There is no question that the arena of home entertainment equipment is, like so many other specialist hobbies, littered with esoteric concepts, language and trinkets. Such that, to most outsiders it’s hard to traverse much ground without stumbling over the detritus of D’Appolito speaker configurations, air-suspension turntables, spade lugs, upsampling digital-to-analog converters and countless other yummies that only ordained audiophiles can, and do, drool over.
But the amount of techno-babble, not to mention the inherent complexities of new digital-and even analog-technologies confuses even yours truly. Trying to keep up can be a full-time job, and for most it just isn’t worth it.
Because of all this confusion, consumers can have a pretty rough time of it when trying to upgrade or purchase a new system. I know this to be true because many of you have emailed me your questions about what to buy and how to solve the component-matching game made so difficult by the glut of choices now on the market. And though we try to cover a wide variety of topics in this column, we are not always able to get as specific as some readers want, or, we may miss some issues altogether.
So here is a collection of some of the most common and the most intriguing questions I’ve received in the past several months in hopes that the solutions offered may be of help to others in the quest for better sound. We always welcome your questions or suggestions of topics for future columns (sent to [email protected]). We’ll gather the best in these pages once or twice a year as space allows.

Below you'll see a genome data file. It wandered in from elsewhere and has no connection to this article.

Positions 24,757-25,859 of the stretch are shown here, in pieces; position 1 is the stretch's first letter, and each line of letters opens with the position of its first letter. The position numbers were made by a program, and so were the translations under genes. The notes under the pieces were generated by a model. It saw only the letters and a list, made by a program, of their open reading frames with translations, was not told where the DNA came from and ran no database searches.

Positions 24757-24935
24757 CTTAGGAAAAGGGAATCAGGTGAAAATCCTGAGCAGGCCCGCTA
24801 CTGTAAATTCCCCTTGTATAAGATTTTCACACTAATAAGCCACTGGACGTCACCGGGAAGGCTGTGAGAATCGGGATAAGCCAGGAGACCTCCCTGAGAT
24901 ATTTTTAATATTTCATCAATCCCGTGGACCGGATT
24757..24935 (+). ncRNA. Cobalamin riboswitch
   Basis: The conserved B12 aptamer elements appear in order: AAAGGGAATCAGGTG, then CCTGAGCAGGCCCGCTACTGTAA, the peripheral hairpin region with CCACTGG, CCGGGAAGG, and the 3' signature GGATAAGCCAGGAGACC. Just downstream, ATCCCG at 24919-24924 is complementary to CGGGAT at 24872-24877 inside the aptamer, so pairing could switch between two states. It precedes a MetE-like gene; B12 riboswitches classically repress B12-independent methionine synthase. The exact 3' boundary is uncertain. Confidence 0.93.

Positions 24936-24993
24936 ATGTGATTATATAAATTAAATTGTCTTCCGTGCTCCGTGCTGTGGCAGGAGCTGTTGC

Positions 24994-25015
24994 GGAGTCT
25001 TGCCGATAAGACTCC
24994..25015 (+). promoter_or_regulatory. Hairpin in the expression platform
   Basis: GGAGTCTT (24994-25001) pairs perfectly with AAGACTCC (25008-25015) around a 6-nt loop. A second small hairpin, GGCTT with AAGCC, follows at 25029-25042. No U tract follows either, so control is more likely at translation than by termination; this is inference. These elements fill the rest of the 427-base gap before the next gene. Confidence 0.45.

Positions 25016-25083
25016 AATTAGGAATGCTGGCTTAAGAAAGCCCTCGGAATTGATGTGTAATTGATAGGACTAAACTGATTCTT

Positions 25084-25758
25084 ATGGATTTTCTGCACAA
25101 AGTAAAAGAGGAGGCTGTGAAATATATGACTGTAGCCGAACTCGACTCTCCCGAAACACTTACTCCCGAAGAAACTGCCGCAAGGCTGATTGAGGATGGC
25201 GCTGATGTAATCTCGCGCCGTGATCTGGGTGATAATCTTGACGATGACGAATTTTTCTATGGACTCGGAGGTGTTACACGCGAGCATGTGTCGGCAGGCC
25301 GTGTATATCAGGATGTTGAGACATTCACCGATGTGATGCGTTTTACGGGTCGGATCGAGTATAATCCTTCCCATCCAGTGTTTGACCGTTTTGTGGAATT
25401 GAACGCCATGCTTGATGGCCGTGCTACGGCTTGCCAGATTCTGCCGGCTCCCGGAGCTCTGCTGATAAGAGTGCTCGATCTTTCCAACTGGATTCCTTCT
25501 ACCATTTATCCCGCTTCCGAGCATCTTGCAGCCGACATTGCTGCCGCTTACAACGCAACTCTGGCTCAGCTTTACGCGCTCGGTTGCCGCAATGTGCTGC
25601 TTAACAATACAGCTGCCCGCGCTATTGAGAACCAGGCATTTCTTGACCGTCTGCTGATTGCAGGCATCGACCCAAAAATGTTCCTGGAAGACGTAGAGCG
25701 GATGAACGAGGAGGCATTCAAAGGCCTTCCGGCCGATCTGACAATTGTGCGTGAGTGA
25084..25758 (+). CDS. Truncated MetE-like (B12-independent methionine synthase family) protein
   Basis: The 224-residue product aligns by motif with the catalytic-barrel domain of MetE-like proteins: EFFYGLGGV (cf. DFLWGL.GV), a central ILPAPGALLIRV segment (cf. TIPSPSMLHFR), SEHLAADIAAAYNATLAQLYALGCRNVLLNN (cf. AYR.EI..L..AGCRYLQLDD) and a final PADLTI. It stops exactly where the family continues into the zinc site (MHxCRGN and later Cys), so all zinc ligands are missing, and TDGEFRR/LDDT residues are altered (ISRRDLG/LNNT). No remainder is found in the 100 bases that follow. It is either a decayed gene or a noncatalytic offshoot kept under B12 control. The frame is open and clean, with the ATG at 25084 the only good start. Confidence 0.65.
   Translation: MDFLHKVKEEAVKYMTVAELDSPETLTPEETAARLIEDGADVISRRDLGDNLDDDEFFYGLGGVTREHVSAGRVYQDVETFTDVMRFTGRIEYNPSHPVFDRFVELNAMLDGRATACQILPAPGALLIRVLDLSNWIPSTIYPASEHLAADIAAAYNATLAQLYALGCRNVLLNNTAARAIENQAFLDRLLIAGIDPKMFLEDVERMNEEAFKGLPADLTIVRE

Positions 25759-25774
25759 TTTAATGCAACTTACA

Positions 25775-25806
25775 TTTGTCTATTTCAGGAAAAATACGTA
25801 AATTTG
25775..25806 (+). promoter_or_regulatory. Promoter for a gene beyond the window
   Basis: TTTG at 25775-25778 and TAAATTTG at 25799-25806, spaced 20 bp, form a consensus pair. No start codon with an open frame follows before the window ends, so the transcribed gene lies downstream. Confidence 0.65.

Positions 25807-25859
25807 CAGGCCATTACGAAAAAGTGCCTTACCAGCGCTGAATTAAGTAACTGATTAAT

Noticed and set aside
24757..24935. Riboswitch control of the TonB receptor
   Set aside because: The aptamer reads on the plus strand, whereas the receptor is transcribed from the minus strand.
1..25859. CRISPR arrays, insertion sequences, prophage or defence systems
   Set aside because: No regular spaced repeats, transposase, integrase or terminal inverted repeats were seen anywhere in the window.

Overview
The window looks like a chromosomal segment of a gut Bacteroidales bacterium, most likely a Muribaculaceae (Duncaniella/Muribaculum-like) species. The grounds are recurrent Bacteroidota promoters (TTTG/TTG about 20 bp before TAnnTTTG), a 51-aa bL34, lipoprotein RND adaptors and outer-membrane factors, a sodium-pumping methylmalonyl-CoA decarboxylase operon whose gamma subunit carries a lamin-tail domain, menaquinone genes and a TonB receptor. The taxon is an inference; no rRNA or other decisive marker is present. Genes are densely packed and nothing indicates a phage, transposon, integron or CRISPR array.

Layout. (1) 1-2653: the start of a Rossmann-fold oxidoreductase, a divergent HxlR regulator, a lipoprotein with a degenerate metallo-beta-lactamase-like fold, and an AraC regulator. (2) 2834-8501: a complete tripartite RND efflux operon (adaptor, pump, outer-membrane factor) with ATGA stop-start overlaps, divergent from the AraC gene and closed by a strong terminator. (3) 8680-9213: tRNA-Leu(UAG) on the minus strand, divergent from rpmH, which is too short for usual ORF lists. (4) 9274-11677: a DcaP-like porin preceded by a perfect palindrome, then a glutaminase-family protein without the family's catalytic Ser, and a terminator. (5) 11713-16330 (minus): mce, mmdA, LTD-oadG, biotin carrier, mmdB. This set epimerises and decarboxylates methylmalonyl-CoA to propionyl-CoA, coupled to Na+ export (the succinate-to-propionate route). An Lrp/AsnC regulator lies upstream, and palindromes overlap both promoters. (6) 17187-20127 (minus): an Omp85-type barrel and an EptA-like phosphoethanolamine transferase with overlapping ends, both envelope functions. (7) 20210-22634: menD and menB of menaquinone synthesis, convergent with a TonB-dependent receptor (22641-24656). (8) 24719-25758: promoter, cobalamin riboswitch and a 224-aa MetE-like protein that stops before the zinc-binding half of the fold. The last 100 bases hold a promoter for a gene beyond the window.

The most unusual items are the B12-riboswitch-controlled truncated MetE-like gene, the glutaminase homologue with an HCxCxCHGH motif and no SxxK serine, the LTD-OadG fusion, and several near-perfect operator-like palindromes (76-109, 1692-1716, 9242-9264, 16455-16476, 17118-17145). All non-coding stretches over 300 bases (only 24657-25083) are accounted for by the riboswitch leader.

Our first question comes from reader Glenn Junkert in Montana:
Mike, I’m taking you up on your offer for “sound advice.” My wife and I began our 32-year association with each other partly because of our common love for music/jazz, often stretching our budget for the sake of our music (I’m a retired public school teacher). We both read your column regularly and recently decided to dramatically upgrade our speakers, selecting a pair of Magnepan 3.6s, after reading your complimentary comments, over B&W, MartinLogan and Meadowlark. In short, we love the Maggies, if it weren’t for vexing listening problems.
We can no longer listen to certain music on the 3.6s (big band, orchestral music, CDs with wide dynamic range) because the fuses (for both mids and tweeters) on the Maggies blow, blow, blow and blow again. We are not listening at excessive volume (moderately loud…much lower than our previous Polks or any other speaker we auditioned). We took them back to our dealer (a 400-mile round trip) who said they tested perfectly, and told us we couldn’t hurt the speakers, and to give them some time to mellow out. So we took them back home because we want them to work for us.
So now we can no longer listen to Chico O’Farrill’s “Carambola” brass shouts, nor the Carmina Burana, nor any music with a wide dynamic range, nor any music at moderately loud levels. We own Adcom (GFA-5500) power and preamps (which we’ve never had problems with) but would upgrade those if necessary. But is that the problem? Or are the Maggies simply incapable of reasonable room-filling volume? I can’t imagine speakers being incapable of merely moderate volume (we can speak over them). And if so, I know most music lovers would not pay $4,200 for them. Magnepan has a warning about playing their speakers (and burning them up) with blown fuses. Now, I jump at any “irregularity” and turn the volume down. What a pain. We’re losing our ability to luxuriate in the music as you so frequently describe. Help!